Guilty verdict on lesser charges in MySpace case
A Los Angeles federal jury today convicted a Missouri mother of misdemeanor charges in the nationally watched MySpace cyber-bullying case involving the suicide of a 13-year-old girl. But the jury rejected more serious felony charges against Lori Drew.
Drew, 49, was accused of violating federal computer statutes and one count of conspiracy for creating the MySpace account in the name of a fictitious 16-year-old boy and using it to engage in an online relationship with 13-year-old Megan Meier.
Meier, of Dardenne Prairie, Mo., hanged herself Oct. 16, 2006, after the fictitious boy, “Josh Evans,” told her the world would be a better place without her, prosecutors alleged.
During the five-day trial in front of U.S. District Judge George H. Wu, prosecutors sought to portray Drew as a callous and reckless woman who gleefully took part in the hoax on Meier, despite knowing the girl had struggled with depression for years and had a vulnerable psyche. Among the government’s witnesses were a close friend of Drew, a business associate and her hairdresser, each of whom testified that Drew had admitted playing a role in the hoax.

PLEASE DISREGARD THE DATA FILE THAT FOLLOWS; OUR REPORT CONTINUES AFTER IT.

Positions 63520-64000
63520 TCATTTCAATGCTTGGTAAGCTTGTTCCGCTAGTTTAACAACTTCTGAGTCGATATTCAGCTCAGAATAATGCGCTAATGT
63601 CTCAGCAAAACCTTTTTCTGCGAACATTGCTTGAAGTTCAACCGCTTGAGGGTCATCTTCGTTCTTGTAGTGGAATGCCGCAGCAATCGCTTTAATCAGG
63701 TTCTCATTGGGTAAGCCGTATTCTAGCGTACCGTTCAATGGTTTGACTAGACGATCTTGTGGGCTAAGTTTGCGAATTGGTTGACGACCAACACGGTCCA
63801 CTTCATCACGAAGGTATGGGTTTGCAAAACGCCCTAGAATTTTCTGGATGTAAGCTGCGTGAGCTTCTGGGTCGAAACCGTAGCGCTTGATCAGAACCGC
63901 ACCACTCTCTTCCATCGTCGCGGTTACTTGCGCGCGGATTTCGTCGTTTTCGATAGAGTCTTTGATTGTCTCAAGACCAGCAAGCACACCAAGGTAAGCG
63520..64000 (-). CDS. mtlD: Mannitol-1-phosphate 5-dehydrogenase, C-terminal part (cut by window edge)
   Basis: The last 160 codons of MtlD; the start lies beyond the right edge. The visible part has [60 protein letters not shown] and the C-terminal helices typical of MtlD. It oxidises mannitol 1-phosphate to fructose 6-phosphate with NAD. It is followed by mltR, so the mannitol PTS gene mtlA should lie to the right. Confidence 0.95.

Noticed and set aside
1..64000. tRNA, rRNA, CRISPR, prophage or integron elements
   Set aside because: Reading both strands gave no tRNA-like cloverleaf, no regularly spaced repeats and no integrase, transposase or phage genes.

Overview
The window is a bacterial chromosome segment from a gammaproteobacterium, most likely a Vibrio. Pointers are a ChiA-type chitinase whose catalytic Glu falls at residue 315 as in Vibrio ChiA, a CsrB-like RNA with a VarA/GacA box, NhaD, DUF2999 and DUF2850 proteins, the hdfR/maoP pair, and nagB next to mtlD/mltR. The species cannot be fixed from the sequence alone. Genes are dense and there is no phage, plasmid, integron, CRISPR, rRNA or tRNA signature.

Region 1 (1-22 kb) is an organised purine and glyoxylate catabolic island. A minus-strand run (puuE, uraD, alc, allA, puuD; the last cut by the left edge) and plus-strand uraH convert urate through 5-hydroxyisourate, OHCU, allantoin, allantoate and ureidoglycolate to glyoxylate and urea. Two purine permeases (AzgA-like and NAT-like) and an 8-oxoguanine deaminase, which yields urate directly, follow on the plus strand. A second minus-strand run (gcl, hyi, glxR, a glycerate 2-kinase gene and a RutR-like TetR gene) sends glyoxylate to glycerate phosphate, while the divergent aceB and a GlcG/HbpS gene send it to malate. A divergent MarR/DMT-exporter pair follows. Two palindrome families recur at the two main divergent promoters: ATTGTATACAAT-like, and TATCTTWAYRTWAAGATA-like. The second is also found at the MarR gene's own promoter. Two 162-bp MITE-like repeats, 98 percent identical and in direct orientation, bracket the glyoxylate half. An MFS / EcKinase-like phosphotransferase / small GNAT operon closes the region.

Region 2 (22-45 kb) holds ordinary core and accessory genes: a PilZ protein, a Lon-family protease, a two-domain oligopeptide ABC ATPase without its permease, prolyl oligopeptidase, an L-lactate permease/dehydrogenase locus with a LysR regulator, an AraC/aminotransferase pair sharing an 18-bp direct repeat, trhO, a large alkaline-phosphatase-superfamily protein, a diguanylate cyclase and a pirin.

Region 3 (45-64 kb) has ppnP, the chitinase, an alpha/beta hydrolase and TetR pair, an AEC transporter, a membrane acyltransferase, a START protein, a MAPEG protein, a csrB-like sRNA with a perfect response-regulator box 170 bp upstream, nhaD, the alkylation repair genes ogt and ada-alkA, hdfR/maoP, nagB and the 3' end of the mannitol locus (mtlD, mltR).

Drew’s attorney, H. Dean Steward, had accused the government of overreaching by prosecuting his client for something that people routinely do on the Internet: Create bogus identities. He also sought to cast Megan as a deeply troubled teen who had already considered suicide and who was taking an antidepressant medication that carried a warning of suicidal tendencies as a potential side effect. Authorities in Missouri investigated the circumstances surrounding Megan’s death in the months after it occurred but concluded there was no statute under which Drew could be charged.
Thomas P. O’Brien, the U.S. attorney in Los Angeles, claimed jurisdiction over the case based on the fact that MySpace is based in Beverly Hills.
The Times' Scott Glover will have a full report on the verdict soon.
Photo: Lori Drew, right, and her daughter Sarah Drew arrive at federal court today. Nick Ut / Associated Press.